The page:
Although cervical squamous cell carcinoma (SCC) and adenocarcinoma (AC) are both caused by human papillomavirus (HPV) infection, they differ in cofactors such as cigarette smoking. We assessed whether these cofactor differences translate into differences in second cancer risk.
Patients and Methods
We assessed second cancer risk among 85,109 cervical SCC and 10,280 AC survivors reported to population-based cancer registries in Denmark, Finland, Norway, Sweden, and the United States. Risks compared to the general population were assessed using standardized incidence ratios (SIR).
Overall cancer risk was significantly increased among both cervical SCC survivors (n = 10,559 second cancers; SIR, 1.31; 95% CI, 1.29 to 1.34) and AC survivors (n = 920 second cancers; SIR, 1.29; 95% CI, 1.22 to 1.38). Risks of HPV-related and radiation-related cancers were increased to a similar extent among cervical SCC and AC survivors. Although significantly increased in both groups when compared with the general population, risk of smoking-related cancers was significantly higher among cervical SCC than AC survivors (P = .015; SIR for cervical SCC = 2.07 v AC = 1.78). This difference was limited to lung cancer (SIR for cervical SCC = 2.69 v AC = 2.18; P = .026). The increased lung cancer risk among cervical AC survivors was observed for both lung SCC and lung AC. SIRs for second cancers of the colon, soft tissue, melanoma, and non-Hodgkin's lymphoma were significantly higher among cervical AC than SCC survivors.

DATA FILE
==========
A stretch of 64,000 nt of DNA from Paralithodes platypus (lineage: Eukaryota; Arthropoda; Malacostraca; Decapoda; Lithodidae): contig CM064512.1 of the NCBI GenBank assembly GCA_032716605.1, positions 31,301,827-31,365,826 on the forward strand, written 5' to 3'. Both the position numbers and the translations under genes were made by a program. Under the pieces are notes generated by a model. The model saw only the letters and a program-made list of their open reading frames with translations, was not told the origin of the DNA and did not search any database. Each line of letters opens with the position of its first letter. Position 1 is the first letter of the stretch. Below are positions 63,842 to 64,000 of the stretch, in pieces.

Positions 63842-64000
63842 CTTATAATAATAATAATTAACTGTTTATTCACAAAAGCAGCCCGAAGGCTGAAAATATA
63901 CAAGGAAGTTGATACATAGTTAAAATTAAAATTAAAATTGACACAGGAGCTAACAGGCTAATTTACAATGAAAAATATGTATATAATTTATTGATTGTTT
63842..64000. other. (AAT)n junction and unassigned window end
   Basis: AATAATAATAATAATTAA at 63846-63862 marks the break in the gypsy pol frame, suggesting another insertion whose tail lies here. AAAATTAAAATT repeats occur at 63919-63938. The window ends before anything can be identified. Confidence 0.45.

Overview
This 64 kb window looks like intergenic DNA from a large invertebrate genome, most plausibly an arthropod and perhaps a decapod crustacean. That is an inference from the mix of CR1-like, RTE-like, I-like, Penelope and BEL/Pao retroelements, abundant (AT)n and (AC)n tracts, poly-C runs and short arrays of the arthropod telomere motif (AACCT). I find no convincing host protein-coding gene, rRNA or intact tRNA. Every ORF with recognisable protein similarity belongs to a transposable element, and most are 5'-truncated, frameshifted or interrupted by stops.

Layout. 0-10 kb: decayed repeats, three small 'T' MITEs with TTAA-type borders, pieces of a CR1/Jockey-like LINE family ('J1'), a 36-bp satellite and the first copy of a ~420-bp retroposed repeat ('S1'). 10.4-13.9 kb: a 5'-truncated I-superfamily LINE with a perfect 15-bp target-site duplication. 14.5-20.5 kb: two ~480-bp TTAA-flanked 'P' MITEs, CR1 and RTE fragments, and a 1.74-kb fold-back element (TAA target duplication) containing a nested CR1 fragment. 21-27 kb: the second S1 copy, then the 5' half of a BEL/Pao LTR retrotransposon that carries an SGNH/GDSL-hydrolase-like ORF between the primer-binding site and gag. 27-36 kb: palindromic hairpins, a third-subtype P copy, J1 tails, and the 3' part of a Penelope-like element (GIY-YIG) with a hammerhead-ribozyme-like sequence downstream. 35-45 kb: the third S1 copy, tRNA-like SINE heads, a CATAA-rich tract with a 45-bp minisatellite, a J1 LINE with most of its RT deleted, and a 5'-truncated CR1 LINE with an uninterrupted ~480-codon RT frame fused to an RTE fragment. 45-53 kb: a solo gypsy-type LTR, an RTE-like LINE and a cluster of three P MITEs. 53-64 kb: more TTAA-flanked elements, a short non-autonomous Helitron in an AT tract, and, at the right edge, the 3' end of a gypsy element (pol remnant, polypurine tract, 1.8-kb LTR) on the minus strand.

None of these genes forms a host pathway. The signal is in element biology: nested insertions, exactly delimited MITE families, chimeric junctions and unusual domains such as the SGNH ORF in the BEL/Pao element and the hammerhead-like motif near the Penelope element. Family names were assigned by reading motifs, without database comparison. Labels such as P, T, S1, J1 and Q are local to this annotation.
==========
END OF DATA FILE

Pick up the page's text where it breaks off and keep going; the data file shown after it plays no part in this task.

The second cancer profiles among cervical SCC and AC survivors mirror the similarities and differences in cofactors for these two histologies. Because smoking is not a cofactor for cervical AC, the increased lung cancer risk suggests a role for additional factors.